DES (Diethylstilbestrol) EXPOSURE
DESCRIPTIONBetween 1946 and 1971, Diethylstilbestrol (DES), a synthetic form of estrogen, was prescribed for many pregnant women whose doctors hoped it would prevent repeated miscarriages, stillbirths, and premature births. It was also prescribed for women with diabetes and for some women who experienced abnormal bleeding during pregnancy. Beginning about 1968, physicians began discovering a benign form of tumor and a few rare instances of cancer (clear-cell carcinoma) in the vagina and cervix of daughters born of mothers who took DES during pregnancy. Sons of mothers who took DES may also have inherited abnormalities.
Appropriate health care includes:
Physician's history and physical examination.
Office treatments after diagnosis has been established.
SIGNS & SYMPTOMS
Girls: Abnormal vaginal discharge or bleeding (sometimes) beginning at about age 14 or at the start of menstruation.
Boys: Narrowed urethra, hypospadias (urethra opens on the underside of the penis), abnormally small penis, cysts in the testicles, undescended testicles, varicoceles, fewer sperm than normal, less than normal activity of sperm, and decreased volume of semen.
Taking DES during pregnancy.
None other than the reasons DES was commonly prescribed for during 1946-1971.
PREVENTING COMPLICATIONS OR RECURRENCE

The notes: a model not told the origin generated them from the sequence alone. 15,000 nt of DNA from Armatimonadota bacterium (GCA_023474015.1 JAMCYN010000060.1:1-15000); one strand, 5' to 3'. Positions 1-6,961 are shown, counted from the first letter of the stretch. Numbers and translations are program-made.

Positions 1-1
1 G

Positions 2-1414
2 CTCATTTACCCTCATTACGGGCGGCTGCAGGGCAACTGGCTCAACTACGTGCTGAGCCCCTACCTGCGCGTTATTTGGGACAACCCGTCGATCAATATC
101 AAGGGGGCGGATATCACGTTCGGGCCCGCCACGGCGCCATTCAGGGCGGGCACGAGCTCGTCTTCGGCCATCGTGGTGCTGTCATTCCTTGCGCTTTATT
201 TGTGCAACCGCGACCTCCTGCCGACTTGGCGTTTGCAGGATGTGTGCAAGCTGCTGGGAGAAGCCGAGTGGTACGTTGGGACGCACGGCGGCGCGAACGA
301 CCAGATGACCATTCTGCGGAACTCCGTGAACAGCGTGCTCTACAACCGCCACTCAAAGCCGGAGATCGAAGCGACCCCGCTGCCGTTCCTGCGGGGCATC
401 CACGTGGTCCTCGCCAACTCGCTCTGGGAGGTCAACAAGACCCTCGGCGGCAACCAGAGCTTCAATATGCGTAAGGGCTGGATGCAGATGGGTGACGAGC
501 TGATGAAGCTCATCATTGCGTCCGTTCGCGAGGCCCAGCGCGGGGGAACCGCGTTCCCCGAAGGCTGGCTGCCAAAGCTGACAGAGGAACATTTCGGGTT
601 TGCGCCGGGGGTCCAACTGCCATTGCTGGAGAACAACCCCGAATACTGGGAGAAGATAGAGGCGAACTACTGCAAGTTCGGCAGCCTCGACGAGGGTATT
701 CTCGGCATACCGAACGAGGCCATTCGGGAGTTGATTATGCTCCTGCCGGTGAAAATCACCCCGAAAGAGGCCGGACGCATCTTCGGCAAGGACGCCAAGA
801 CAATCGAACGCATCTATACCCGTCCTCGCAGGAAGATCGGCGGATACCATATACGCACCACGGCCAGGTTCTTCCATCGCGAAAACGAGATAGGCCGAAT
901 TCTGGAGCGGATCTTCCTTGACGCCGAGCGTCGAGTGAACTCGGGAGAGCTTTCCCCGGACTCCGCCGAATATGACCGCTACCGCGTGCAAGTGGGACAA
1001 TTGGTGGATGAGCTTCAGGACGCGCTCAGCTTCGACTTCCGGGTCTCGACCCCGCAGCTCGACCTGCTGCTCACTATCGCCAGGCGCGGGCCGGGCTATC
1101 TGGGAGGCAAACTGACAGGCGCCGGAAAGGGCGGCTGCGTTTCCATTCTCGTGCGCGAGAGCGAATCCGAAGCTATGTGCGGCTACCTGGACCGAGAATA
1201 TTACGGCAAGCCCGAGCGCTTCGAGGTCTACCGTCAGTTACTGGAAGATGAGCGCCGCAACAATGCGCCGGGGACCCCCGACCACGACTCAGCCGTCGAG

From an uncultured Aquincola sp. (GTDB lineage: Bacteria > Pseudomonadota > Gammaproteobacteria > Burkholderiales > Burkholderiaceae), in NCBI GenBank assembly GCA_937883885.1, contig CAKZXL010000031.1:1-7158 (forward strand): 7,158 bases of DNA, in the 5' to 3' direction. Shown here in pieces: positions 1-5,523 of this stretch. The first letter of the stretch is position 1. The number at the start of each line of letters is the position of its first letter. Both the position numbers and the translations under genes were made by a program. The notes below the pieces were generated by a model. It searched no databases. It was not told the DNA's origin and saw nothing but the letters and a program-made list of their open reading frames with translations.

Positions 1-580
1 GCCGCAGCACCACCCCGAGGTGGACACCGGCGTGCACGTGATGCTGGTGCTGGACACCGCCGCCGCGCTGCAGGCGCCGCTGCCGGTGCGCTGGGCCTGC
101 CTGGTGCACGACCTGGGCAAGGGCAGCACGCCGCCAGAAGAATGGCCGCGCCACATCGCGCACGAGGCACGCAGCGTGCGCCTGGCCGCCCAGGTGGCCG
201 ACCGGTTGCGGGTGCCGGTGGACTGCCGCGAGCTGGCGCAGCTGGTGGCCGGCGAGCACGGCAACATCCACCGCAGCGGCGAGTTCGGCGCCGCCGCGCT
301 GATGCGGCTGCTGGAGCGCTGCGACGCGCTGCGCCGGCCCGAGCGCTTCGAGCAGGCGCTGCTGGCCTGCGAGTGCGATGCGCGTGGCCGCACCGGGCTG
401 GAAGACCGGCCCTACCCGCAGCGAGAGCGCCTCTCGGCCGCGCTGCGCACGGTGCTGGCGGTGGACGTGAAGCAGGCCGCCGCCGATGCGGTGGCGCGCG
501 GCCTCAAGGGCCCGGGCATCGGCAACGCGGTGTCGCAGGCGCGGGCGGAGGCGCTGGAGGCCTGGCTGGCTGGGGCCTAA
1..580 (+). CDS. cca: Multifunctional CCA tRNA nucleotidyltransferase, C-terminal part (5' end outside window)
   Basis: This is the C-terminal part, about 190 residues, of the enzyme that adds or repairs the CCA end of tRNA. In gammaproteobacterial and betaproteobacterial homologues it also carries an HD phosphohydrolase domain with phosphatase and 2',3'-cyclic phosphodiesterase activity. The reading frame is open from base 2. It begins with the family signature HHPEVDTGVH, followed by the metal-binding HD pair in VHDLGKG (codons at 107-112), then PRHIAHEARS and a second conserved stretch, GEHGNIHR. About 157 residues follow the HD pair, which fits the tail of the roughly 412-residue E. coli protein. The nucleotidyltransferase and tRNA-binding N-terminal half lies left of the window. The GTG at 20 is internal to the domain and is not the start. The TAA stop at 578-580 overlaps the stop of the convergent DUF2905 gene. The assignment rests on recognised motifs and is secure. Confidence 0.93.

Don't take estrogen or any other drug (if possible) during pregnancy.
Daughters of DES mothers should not use estrogen for any purpose.
Daughters of DES mothers should have pelvic exams performed annually or more frequently.
Obtain a record of mother's pregnancy.
Your daughter should get pelvic exams on a regular basis beginning at age 14.
Colposcopy (vaginal walls are spread with a speculum and tissue is viewed with a binocular microscope).
Biopsy of abnormal tissue.
Difficulty in becoming pregnant.
Higher risk of miscarriages, stillbirth, and prematurity.
Condition is simply and successfully treated. A very small percentage of girls with DES exposure will have cancerous changes that require additional treatment.
HOME CARENone, unless prescribed by your doctor.
MEDICATIONLocal treatment in doctor's office.
See Medications section for information regarding medicines your doctor may prescribe.
DIET & FLUIDS
OK TO GO TO SCHOOL?Yes.
CALL YOUR DOCTOR IF
Your daughter or son develops any of the symptoms of DES exposure.